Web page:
New Delhi: Specialised elements of a Strike Corps have reached Ladakh and the soldiers are undergoing reorientation training and familiarisation as part of the Army’s efforts to ‘rebalance’ its deployment on the northern, western and northeastern borders.
According to sources in the defence and security establishment, various new elements from the Strike Corps have reached Ladakh, including certain artillery units with specialised firepower, armoured and mechanised columns as well as the infantry.
“This is part of the re-orientation training. This is not a permanent deployment as they will come back to their stations after some time. They will be replaced by the rest of the elements from the particular Corps. The Strike Corps will come into play when there is a need,” a source told ThePrint.
This development comes at a time when China continues to amass thousands of soldiers close to the Line of Actual Control (LAC) and carries on with heavy military construction activities on its territory, which is a clear indication that it is preparing itself for the long haul.
Sources noted that the next round of military talks between the two countries will be held after Kargil Vijay Diwas on 26 July. They said that China had proposed 26 July for the talks but India has sought a new date.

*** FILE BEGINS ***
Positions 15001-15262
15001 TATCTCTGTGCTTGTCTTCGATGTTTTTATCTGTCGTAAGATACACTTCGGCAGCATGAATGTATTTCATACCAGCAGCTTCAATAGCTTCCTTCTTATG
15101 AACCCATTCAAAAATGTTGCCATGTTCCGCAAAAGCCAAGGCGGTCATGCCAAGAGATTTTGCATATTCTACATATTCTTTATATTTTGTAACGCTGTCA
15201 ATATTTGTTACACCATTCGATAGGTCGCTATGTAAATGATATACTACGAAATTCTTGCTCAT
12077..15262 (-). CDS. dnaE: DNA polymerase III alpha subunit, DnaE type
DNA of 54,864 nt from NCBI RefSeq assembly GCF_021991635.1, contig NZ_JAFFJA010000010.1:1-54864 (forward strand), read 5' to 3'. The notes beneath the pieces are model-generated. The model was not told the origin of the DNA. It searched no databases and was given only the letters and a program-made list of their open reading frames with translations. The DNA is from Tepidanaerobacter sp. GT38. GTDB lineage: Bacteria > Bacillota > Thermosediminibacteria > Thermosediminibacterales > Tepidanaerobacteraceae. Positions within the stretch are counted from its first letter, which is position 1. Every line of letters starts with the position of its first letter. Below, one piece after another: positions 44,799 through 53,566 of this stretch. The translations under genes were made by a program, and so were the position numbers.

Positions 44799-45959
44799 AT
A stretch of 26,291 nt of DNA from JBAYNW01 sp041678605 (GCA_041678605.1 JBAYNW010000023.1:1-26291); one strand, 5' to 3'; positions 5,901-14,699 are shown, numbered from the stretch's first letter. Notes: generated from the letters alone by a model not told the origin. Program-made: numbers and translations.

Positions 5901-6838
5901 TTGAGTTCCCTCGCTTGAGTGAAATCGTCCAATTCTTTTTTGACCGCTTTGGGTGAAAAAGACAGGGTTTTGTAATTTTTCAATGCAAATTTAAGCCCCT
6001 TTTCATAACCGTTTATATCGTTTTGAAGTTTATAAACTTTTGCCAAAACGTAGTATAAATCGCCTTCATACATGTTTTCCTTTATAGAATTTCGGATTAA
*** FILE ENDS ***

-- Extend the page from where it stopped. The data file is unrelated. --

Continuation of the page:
Also read: China revises Galwan Valley clash toll to 5, says PLA troops were ‘besieged’
New strategy for Ladakh
In April, ThePrint had reported that the Army put in place a new summer strategy for Ladakh and also implemented key changes in the Order of Battle (ORBAT).
To counter the continued deployment by China, India has retained more troops and equipment in Ladakh, besides the 3 Division, which is in charge of the LAC, and the 14 Corps Reserve.
This is in addition to the Strike Corps that will now operate in Ladakh.
In January last year, Army chief General M.M. Naravane had announced that the Army will be looking into rebalancing deployment and strategy along the borders.
As part of the efforts, a major decision taken was the dual-tasking of a Strike Corps. This means that the Strike Corps, which used to focus only on Pakistan earlier, will now have to look after China as well. China will also be its primary focus henceforth.
For this, the Strike Corps had to let go of some of its formations while retaining others.
The armoured division of the Strike Corps had also become the Army Headquarters Reserve Division as part of the new strategy.
The corps also had a new division attached to it and they specialise in mountain warfare.
Furthermore, the 17 Mountain Strike Corps (MSC), which was earlier the only Strike Corps deployed against China, also got one more division attached to it from the East. Prior to this, the 17 MSC were operating with only one division.
Sources said that key changes of this rebalance have been implemented and the focus will now be on reorientation and training of the soldiers to cater to their new task.
(Edited by Rachel John)
Also read: LoC, cameras, action — how hi-tech equipment is helping Indian Army guard the border better
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